The implosion of John McCain

With his national poll numbers plummeting nearly as precipitously as the Dow, Sen. John McCain's presidential prospects are quickly evaporating. As the economy teeters on the brink of collapse (due in large part to deregulatory Bush Administration policies which he supported), the Arizona senator has seen his slight post-convention lead of one month ago morph into a deficit of nearly 10 points and counting. National polling data now has the McCain-Palin ticket hovering at just over 40 percent, about as low as support for a major party candidate can go. McCain trails Sen. Barack Obama in a number of states, which President George W. Bush carried in 2004, including Colorado, Florida, Iowa, Missouri, Nevada, New Mexico, North Carolina, Ohio and Virginia, a total of 112 electoral votes. It is interesting to note here that historically, no Republican presidential candidate has ever won the White House without carrying Ohio. Obama is also threatening to overtake McCain in other traditionally red states such Indiana, North Dakota and West Virginia. McCain, on the other hand, has virtually no chance of carrying any of the states John Kerry won four years ago. Earlier in the campaign season, the Republican had been flirting with the possibility of carrying some light blue states such as Michigan, Minnesota, New Hampshire, Pennsylvania and Wisconsin, but no more. The McCain campaign officially ceased operations in Michigan two weeks ago, pulling all staff and funding from the state and essentially conceding its 17 electoral votes to Obama. The Republican nominee also faces deficits of five to 10 percentage points in the other Kerry states where he hoped to be competitive.

While the imploding economy, of course, is the primary catalyst in voters' dramatic shift toward Obama, another factor –– one which is especially salient for moderates and independents –– is the fiercely, nay frighteningly, negative direction in which the McCain campaign has directed the tenor of the electoral discourse. While both candidates have (inevitably) leveled numerous attacks against one another, the spirit of the great majority of the McCain camp's charges against Obama is positively reprehensible. Time magazine's Joe Klein marvels at what a "desperate empty embarrassment the McCain campaign has become." Gov. Sarah Palin's claims that Obama is "palling around with terrorists" and that he "doesn't see America like you and I do" are blatant efforts to arouse her supporters' basest emotions by underscoring the Illinois senator's otherness. At campaign rally after campaign rally, we have heard McCain-Palin supporters refer to Obama as a "terrorist" or an "Arab" and, in at least one instance, advocate his murder. Frank Rich of The New York Times writes that, by legitimizing such conduct, the "McCain campaign has crossed the line between tough negative campaigning and inciting vigilantism." Black members of congress have taken great offense at many of Palin's comments. Rep. Gregory Meeks, D-N.Y., said: "He's ‘not one of us? That's racial. That's fear. They know they can't win on the issues, so the last resort they have is race and fear."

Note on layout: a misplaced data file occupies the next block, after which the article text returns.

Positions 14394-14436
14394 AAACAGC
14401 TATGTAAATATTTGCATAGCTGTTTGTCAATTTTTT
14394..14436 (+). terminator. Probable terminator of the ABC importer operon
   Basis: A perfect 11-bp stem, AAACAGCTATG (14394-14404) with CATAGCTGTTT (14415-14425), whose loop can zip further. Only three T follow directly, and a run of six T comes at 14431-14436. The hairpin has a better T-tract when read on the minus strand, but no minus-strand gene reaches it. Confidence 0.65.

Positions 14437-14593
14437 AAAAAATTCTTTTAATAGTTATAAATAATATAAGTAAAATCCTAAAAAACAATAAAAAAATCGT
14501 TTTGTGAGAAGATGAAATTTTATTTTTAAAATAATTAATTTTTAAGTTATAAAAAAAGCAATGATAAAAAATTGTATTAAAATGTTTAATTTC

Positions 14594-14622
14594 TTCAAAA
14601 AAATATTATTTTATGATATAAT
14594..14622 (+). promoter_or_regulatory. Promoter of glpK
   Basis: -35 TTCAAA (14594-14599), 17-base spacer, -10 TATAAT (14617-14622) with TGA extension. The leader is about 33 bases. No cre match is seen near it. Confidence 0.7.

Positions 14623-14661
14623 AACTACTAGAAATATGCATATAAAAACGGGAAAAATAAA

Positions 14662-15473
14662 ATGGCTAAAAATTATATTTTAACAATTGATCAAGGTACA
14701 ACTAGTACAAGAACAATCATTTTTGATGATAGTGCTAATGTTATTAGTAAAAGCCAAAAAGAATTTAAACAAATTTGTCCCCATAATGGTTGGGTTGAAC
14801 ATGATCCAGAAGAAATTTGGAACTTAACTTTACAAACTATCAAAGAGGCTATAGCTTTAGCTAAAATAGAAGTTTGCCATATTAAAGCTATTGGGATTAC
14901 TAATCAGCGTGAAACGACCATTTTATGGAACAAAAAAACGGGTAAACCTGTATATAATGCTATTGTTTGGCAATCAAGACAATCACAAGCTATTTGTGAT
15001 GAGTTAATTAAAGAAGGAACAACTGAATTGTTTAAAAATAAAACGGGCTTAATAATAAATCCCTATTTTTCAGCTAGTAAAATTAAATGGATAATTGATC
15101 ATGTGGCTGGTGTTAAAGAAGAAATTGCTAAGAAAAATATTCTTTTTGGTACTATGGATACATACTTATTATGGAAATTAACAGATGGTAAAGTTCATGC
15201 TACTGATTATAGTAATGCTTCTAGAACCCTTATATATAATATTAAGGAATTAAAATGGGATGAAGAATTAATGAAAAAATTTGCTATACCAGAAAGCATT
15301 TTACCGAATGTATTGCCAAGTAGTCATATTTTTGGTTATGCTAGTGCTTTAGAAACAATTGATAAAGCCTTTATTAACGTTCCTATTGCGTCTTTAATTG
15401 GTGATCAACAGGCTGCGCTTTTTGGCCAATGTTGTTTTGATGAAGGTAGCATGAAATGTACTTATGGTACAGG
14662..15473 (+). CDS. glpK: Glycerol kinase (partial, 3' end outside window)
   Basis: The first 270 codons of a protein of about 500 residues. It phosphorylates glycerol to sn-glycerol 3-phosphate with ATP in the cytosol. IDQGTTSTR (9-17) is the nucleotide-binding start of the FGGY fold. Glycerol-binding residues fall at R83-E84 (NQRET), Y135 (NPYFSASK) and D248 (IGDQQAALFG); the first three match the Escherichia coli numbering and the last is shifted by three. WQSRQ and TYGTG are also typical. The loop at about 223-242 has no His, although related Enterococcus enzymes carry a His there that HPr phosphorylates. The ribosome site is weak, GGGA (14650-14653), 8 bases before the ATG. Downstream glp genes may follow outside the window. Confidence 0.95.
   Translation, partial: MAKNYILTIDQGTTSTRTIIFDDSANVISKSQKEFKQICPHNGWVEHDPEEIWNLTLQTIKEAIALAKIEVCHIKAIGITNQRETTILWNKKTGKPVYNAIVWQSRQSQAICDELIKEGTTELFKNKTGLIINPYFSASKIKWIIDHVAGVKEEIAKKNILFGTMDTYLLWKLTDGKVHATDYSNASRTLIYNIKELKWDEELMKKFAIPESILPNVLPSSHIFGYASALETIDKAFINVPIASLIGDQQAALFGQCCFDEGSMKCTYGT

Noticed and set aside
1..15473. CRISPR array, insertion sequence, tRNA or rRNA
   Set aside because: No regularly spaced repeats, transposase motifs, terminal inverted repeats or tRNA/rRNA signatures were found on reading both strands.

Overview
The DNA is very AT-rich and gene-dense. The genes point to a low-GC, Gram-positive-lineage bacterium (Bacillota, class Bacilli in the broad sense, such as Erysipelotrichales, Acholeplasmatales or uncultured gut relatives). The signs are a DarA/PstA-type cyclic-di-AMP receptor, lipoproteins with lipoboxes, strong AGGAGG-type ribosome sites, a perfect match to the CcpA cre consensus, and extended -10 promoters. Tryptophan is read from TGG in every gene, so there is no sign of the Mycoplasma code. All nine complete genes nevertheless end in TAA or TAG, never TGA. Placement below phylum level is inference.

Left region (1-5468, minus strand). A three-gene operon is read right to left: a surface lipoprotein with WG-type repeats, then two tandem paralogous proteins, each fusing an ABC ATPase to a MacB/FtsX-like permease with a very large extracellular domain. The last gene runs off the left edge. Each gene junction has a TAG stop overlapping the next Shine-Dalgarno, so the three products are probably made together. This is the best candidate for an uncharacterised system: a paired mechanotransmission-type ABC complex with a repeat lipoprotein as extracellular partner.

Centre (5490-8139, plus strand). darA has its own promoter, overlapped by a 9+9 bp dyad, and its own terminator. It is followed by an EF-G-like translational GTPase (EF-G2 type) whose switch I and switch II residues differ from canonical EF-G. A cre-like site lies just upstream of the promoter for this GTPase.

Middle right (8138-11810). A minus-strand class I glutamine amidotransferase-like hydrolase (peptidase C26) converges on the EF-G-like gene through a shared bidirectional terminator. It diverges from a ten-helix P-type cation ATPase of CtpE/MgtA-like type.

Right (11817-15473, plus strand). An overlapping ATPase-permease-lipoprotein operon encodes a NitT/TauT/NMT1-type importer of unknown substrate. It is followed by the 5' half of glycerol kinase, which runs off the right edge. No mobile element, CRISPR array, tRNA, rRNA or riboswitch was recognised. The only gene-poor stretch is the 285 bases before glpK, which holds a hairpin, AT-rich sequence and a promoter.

Also playing a role here is increasing public skepticism about Palin's experience, character and knowledgeability. The Alaska governor's claims to foreign policy and energy expertise are highly dubious, if not outright fabrications. Her questionable integrity as a public official took another hit this past Friday with the release of the Alaskan legislature's bipartisan report on the "Troopergate" scandal. The report finds, among other things, "that Gov. Sarah Palin abused her power by violating Alaska Statute 39.52.110(a) of the Alaska Executive Branch Ethics Act," which states: "The legislature reaffirms that every public officer holds office as a public trust, and any effort to benefit a personal or financial interest through official action is a violation of that trust." Ironically, Palin has pledged that she and McCain, because they are mavericks, will stop such abuses of power in Washington. When asked for her response to the findings, Palin claimed that it "vindicates" her, saying that the investigation found "no unlawful or unethical activity on my part." Her claim is so radically counter to the reality of the situation that one begins to suspect that she is either illiterate or psychotic. Or, as the editors of the Anchorage Daily News write, that the governor's "response is either astoundingly ignorant or downright Orwellian." At any rate, Lil' Miss Sarah Six-Pack is doing a much better job of incinerating her own credibility than that of Obama.

At this point it seems that the trajectory of this election will not change significantly. The economic crisis may not be resolved in the next three years, let alone the next three weeks, and it is highly unlikely that voters will suddenly decide that McCain is the man for the job after all. All of the vicious rhetoric being spouted by the Republican nominees has certainly energized their base, but it has alienated centrists. Those of our countrymen who subscribe to the inanities being spouted McCain and Palin would never have voted for Obama anyway (his middle name is Hussein, after all). The media, of course, keep saying that the election may again become close before Nov. 4, but this appears to be more of a hope than an informed prediction. They want us watching returns on CNN until the wee hours of the morning as we did in the last two presidential races. Realistically, McCain simply has too much ground to make up and too little time in which to do it and for this he has only his party to blame.

Josh Baker is a Rutgers College senior majoring in sociology. He welcomes feedback at jbake74@eden.rutgers.edu. His column, "Zeitgeist," runs on alternate Wednesdays.


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